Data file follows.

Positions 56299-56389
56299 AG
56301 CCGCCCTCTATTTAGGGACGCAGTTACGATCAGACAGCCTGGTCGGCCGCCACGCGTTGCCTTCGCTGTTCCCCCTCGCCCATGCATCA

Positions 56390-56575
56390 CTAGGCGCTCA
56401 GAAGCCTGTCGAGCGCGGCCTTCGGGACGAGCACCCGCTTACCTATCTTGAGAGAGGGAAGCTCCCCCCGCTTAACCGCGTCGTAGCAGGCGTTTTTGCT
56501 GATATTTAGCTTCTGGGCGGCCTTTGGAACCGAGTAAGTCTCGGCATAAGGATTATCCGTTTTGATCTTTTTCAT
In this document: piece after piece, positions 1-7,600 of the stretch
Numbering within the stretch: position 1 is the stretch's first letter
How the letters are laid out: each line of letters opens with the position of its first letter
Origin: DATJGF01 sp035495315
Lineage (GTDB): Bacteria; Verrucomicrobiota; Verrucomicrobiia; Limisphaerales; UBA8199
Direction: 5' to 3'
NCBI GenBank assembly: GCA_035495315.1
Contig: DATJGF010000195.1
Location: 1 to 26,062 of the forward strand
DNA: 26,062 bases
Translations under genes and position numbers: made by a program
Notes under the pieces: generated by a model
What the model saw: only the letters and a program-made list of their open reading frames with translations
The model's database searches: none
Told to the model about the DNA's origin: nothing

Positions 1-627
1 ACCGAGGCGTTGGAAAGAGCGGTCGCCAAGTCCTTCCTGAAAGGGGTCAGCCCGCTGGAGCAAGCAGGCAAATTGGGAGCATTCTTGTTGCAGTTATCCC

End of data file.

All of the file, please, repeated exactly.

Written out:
Positions 56299-56389
56299 AG
56301 CCGCCCTCTATTTAGGGACGCAGTTACGATCAGACAGCCTGGTCGGCCGCCACGCGTTGCCTTCGCTGTTCCCCCTCGCCCATGCATCA

Positions 56390-56575
56390 CTAGGCGCTCA
56401 GAAGCCTGTCGAGCGCGGCCTTCGGGACGAGCACCCGCTTACCTATCTTGAGAGAGGGAAGCTCCCCCCGCTTAACCGCGTCGTAGCAGGCGTTTTTGCT
56501 GATATTTAGCTTCTGGGCGGCCTTTGGAACCGAGTAAGTCTCGGCATAAGGATTATCCGTTTTGATCTTTTTCAT
In this document: piece after piece, positions 1-7,600 of the stretch
Numbering within the stretch: position 1 is the stretch's first letter
How the letters are laid out: each line of letters opens with the position of its first letter
Origin: DATJGF01 sp035495315
Lineage (GTDB): Bacteria; Verrucomicrobiota; Verrucomicrobiia; Limisphaerales; UBA8199
Direction: 5' to 3'
NCBI GenBank assembly: GCA_035495315.1
Contig: DATJGF010000195.1
Location: 1 to 26,062 of the forward strand
DNA: 26,062 bases
Translations under genes and position numbers: made by a program
Notes under the pieces: generated by a model
What the model saw: only the letters and a program-made list of their open reading frames with translations
The model's database searches: none
Told to the model about the DNA's origin: nothing

Positions 1-627
1 ACCGAGGCGTTGGAAAGAGCGGTCGCCAAGTCCTTCCTGAAAGGGGTCAGCCCGCTGGAGCAAGCAGGCAAATTGGGAGCATTCTTGTTGCAGTTATCCC